Not everyone is anxious to take on the restoration or re-creation of a commercial vehicle, whether as a hobby or for business purposes.
Lifelong Langford resident Dave Lequesne, who has deep roots in the community, has found in recent years that he really enjoys undertaking such projects. But there’s an underlying reason why he continues to take them on: they all have allowed him to reach back into his family and community’s past.
Lequesne got bitten by the bug when he acquired and then restored a 1981 GMC bush fire truck formerly in the fleet of the City’s fire department. His father, Al Lequesne, was fire chief when the truck was purchased and he drove the versatile pumper from Florida back to Langford, where it served for many years until being sold off.
“I dove into that truck (project) and people told me I’d never get the money out of it – we had it on the road within a year,” Dave says, noting that after spending roughly $60,000 on the restoration it was recently appraised at $100,000. It is now a fully functioning fire truck that could complement a department’s bush fire attack, he says, but so far it hasn’t been pressed back into service.
He’s taken the pumper to various shows, including an exhibition in Sequim, Wash. marking the 100th anniversary of fire protection in that area, where it won the People’s Choice award.
A similar award came at a Duncan show.
“The place we used to fight fires, now you can drive up and have a hydrant,” Al says, noting the pumper was often used in then-undeveloped areas such as Skirt Mountain and Finlayson Arm Road. “It served us well.”
While the fire truck project inspired Dave, the idea of restoring vehicles wasn’t actually new for him. Around the same time as he acquired the pumper, he helped his father locate a 1923 Model T Ford pickup. They considered it suitable to create a replica of the original Cadillac tow truck used by Al’s father, Ernie, when he operated the old Langford Garage.
It seemed appropriate to build a vintage wrecker, not only for the family history but for the fact Dave owns and operates Westshore Towing.
The Ford, a former museum piece in Manitoba, was in good shape when they bought it in Sooke and needed only new paint, original lettering and the installation of the towing mechanism.
“I think the garage and towing side of things is what I cherish a fair amount, because of my father and my two brothers (who worked there), says Al, now 80.
The antique replica wrecker was in show condition when vandals torched it last month, burning the wooden bed and singeing the paint job. Rather than stew about it or abandon the project, the two got back to work on restoring it with the help of an insurance claim. Dave insists the finished truck will more closely match the old Langford Garage truck when it’s rehabilitated.
In the time since those first two projects began taking shape, two more have materialized, both very much joint undertakings by father and son.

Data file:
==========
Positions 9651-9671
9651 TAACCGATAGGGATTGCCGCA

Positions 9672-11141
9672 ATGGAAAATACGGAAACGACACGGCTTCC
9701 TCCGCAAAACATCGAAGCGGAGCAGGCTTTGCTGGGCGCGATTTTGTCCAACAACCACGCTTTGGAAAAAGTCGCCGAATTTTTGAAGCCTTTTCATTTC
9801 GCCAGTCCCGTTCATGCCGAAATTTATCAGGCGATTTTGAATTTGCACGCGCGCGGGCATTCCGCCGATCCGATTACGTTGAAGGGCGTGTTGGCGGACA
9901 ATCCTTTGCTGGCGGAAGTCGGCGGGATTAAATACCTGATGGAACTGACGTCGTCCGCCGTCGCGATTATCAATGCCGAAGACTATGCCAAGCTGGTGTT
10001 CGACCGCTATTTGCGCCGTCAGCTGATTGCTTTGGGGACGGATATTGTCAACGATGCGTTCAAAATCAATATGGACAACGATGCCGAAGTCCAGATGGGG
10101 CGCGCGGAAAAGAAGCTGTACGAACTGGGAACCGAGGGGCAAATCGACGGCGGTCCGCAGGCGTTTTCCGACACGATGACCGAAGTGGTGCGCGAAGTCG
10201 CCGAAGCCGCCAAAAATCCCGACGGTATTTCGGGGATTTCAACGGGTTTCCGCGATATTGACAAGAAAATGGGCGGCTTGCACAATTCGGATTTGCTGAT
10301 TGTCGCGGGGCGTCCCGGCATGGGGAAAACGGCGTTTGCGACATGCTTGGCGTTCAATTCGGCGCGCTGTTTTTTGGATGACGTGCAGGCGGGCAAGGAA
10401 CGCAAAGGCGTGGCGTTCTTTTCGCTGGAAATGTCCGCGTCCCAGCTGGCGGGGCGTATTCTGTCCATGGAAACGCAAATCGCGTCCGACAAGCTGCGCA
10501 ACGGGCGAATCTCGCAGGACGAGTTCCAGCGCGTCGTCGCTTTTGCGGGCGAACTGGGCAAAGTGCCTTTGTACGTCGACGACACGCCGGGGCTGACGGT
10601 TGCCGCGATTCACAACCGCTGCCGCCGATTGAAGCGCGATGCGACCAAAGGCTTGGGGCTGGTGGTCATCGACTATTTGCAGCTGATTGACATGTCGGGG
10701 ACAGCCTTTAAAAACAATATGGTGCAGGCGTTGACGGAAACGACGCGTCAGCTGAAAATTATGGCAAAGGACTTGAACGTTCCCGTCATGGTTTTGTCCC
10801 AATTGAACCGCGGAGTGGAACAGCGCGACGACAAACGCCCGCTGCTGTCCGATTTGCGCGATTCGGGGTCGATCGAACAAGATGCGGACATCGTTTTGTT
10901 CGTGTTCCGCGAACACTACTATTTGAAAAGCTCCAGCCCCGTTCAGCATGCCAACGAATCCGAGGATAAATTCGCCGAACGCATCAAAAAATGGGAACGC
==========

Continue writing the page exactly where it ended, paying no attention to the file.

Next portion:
Lequesne says he had been driving past a 1951 Ford F3 pick-up truck in the area for some time, when he finally decided to “pull the trigger” and negotiate a deal with the owner. To convert it into a tow truck, they bought an abandoned 1974 Holmes wrecker that had a good towing structure, but was otherwise rusted out.
“The (Ford) cab and chassis were in fairly good shape, but the wrecker body had to be completely disassembled,” he recalls. Lequesne proudly says Langford firms, including Old School Metalwork, Island Powder Coating and Fix Auto were hired to do body work, powder coating and the final coats of Westshore Towing paint colours and vintage lettering on the truck’s doors.
Once in show condition, the converted tow truck attracted the attention of the people at Automotive Retailer magazine, which is celebrating the 100th anniversary of the Holmes wrecker. It was in 1916 in Tennessee that Ernest Holmes converted his first vehicle into a tow truck, and his company’s designs would go on to be the standard in the industry for decades, notes Lequesne.
A feature story on the ’51 wrecker is already online and will appear in the fall edition of the magazine.
The most recent family project, again spurred by Al’s love of local history and penchant for restoring vintage commercial vehicles, is a replica of the car used by first Langford fire chief Rod Bayles in the early 50’s, a 1951 Pontiac Chieftain.
Dave sprang into action in July and began a search for that make and model of car. “I found the vehicle on UsedVictoria.com, got a deal done within a week and it was into the paint shop on the following Monday, and we got the lettering done shortly after that,” he says.
While the car has been an instant hit, evidenced by the fact it won the People’s Choice Award at the Langford Car Show last month, there’s more that Dave and Al want to do to make it a true replica.
“When my dad joined the department in 1952, the car was being used as a second ambulance. The plan is to put it back the way it was, with the stretcher in there and the back seat removed,” Dave says.
These projects have one thing in common; they all have a link to Langford. And by showing them around a broader geographic area, it brings attention to the city, he adds. “What we’re doing is we’re going after stuff that’s relevant to the area. I have a lot of respect for Langford and want to keep the old Langford alive somehow.”
Adds Al: “There’s a couple more out there that I would like to get. We are digging and finding out where some of the stuff went.”
After he joined the fire department in 1952 some of the existing emergency vehicles, far simpler than the technological marvels that today’s fire trucks are, wound up being traded for labour on building the fire hall.
Al points out that none of the vehicles in service during his 44 years with the department remain, which could give a clue as to where he and Dave might be looking for their next project.
Whatever it might be, it’s sure to have a strong connection to Langford.